American Medical Biographies/Ambler, James Markham Marshall
Ambler, James Markham Marshall (1849–1881)
James Markham Marshall Ambler, heroic physician of the Jeannette expedition, came of an old Virginia family and was born in Fauquier County, Virginia, December 30, 1849, son of Richard Cary Ambler, a physician.
As a boy he joined the 12th Virginia Cavalry and when the Civil War ended, entered Washington and Lee University, remaining three years, then taking up the study of medicine at the University of Maryland, having first studied under Nathan R. Smith, who had been also his father's preceptor. After graduating at the University of Maryland, in 1870, he became clinical recorder at the Maryland University Hospital; later he was assistant physician at the Quarantine Hospital at Baltimore, then entered into private practice with J. G. Hollyday, but gave this up for medical work in the United States Navy.
His first appointment was at the Naval Academy at Annapolis, followed by a cruise on the Kansas, and after being stationed on the flagship Minnesota, in New York harbor, he was sent to the Naval Hospital at Portsmouth, Virginia; he was at this time passed assistant surgeon. Here in 1879 he received word from the Surgeon-General that the department would be glad if he would volunteer for the Jeannette expedition to the Arctic regions. Young Ambler replied: "I respectfully ask to be sent." The same request had been sent before to other officers and had been declined. He prepared himself for the voyage by studies at the Smithsonian Institution and visits to the Johns Hopkins University; studied reports of previous expeditions and consulted specialists. He was one of the last, if not the very last, to die of starvation after the Jeannette had been crushed and sunk by the polar ice-pack (June 13, 1881). The members of the expedition set out in three boats. The first one was lost. All but three of fourteen in the second under DeLong died of starvation, when the boat had been stranded, and the party was on the way back.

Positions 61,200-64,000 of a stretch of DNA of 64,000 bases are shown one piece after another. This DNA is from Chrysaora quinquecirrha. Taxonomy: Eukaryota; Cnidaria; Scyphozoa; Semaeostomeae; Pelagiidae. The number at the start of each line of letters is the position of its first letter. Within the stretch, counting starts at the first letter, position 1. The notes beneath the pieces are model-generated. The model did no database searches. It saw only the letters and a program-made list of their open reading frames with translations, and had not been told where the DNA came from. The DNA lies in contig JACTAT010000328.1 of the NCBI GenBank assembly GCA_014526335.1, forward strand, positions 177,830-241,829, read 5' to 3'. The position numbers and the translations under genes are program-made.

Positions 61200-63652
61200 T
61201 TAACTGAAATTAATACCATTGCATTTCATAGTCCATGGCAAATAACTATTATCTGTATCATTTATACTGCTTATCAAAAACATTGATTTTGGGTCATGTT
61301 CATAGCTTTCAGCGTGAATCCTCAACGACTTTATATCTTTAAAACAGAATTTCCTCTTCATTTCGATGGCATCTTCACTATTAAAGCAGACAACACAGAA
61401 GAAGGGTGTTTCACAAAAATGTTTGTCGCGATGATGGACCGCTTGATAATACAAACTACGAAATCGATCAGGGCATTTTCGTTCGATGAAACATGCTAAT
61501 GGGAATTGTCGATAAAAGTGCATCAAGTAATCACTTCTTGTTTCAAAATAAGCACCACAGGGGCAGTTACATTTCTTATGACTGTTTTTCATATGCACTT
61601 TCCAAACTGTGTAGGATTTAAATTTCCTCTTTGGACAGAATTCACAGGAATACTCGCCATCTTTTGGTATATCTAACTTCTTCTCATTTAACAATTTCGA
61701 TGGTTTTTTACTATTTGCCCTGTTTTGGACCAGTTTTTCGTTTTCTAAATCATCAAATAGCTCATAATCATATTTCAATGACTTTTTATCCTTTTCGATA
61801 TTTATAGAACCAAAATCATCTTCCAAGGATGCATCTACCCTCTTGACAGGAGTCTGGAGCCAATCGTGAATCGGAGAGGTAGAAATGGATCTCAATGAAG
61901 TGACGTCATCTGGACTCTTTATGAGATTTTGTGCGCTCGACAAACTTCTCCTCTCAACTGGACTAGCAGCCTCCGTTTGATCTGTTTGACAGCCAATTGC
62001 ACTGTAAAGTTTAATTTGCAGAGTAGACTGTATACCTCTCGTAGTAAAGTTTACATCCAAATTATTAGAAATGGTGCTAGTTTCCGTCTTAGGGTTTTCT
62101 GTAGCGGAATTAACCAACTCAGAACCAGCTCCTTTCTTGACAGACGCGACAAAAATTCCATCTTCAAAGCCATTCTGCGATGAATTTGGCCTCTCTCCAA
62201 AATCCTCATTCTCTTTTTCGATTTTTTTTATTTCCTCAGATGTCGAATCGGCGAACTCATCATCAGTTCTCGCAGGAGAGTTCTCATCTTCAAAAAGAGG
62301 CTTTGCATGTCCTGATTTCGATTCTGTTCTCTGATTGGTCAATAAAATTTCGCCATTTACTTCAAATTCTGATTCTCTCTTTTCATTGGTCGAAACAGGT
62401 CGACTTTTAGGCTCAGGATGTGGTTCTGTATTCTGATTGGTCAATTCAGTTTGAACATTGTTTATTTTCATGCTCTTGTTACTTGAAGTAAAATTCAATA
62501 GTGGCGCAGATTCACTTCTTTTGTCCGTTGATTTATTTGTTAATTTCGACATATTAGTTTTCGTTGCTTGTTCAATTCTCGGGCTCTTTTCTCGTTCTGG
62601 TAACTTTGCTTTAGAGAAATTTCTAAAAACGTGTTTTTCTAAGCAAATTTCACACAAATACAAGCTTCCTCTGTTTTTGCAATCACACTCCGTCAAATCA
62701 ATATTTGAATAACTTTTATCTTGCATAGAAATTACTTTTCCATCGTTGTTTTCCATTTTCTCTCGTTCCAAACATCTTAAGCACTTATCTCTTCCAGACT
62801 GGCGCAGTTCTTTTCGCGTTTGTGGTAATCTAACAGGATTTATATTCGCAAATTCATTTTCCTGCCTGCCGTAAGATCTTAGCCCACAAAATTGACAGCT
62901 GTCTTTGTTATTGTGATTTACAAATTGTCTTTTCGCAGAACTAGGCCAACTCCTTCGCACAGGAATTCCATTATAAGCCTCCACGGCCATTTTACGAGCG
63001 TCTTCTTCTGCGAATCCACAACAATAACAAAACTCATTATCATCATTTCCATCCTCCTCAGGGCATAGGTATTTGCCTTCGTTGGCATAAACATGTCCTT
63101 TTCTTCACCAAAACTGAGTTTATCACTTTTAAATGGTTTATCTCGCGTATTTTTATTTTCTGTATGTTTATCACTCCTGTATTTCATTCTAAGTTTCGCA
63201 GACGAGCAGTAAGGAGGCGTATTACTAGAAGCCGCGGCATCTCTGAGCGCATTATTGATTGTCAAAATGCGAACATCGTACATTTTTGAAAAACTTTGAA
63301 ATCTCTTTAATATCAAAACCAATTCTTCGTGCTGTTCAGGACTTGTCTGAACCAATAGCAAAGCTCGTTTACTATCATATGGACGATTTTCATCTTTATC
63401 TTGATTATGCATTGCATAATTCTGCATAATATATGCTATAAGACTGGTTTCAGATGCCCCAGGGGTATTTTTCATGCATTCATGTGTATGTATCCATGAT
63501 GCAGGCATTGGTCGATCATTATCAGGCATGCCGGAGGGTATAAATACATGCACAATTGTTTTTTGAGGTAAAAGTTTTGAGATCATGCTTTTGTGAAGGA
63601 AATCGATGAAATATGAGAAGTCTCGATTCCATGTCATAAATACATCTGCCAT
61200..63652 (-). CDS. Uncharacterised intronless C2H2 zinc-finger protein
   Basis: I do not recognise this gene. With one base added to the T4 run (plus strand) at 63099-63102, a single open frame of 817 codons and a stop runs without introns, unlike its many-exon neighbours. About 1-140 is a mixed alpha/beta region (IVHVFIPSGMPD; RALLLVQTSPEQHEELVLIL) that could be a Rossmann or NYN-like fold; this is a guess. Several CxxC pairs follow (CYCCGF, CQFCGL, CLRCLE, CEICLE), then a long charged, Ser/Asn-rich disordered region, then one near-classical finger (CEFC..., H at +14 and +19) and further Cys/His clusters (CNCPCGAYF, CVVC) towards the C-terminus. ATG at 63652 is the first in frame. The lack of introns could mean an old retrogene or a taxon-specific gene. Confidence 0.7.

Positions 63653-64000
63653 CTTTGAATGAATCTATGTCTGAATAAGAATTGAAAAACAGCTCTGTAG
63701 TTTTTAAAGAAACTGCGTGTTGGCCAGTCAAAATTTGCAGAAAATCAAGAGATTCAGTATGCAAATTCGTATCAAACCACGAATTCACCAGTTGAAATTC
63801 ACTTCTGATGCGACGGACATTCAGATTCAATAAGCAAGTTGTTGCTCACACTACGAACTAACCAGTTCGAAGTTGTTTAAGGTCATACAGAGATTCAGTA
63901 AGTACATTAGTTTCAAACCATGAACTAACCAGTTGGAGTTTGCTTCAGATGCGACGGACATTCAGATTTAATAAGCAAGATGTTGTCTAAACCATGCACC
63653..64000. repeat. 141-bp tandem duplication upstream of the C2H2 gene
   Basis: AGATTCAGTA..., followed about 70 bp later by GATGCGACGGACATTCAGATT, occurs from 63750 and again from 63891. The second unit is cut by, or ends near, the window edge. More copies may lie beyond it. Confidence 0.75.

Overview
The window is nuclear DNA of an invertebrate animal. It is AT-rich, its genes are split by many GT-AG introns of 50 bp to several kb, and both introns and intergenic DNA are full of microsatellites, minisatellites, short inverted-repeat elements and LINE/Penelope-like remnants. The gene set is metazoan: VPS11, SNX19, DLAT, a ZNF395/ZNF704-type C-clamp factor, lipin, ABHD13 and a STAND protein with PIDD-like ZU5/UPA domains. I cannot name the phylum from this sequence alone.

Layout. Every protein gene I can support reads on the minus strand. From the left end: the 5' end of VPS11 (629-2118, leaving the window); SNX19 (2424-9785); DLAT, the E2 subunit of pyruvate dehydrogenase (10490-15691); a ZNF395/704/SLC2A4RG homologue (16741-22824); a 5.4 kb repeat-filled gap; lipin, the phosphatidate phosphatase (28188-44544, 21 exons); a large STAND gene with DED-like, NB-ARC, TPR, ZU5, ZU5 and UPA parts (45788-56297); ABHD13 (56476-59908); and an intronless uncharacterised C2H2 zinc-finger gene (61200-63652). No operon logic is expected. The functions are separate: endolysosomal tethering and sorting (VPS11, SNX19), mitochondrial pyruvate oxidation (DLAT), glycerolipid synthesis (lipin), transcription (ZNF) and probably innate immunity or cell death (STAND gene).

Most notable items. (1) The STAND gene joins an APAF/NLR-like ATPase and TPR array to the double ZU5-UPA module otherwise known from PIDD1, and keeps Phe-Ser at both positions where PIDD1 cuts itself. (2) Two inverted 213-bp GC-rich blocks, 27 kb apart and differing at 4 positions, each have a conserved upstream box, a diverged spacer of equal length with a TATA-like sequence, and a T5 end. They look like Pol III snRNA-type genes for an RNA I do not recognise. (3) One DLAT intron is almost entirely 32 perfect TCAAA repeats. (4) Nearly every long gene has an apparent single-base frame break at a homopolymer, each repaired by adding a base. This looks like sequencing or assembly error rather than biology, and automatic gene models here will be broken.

Ambler died after DeLong, who kept a journal during this perilous time, making the last entry the day of his death, October 30, 1881.
George W. Melville, chief engineer of the expedition, commanded the third boat, and in a book with the title "In the Lena Delta" (Boston, 1885), wrote of his search for his companions and finding their bodies the following March.
He bears testimony to Ambler's medical skill and nobility as a man. He says: "In the histone of Arctic research there has only been one ship that was free from scurvy; this was the Jeannette. This is the best encomium that I can pass upon Ambler. On the march his services were invaluable. During the illness of Chipp he was roadmaster as well as surgeon. Afterward he volunteered to work in harness, and requested that in addition to caring for the sick he might be allowed to participate in the labors of the working parties. Wherever we were and whatever our situation, Ambler proved himself a skilled physician, an excellent officer and a noble man."
It is related that Dr. Ambler baptised the hunter Alexey before his death, and a note found on his body says that he bowed his head in submission to the Divine will.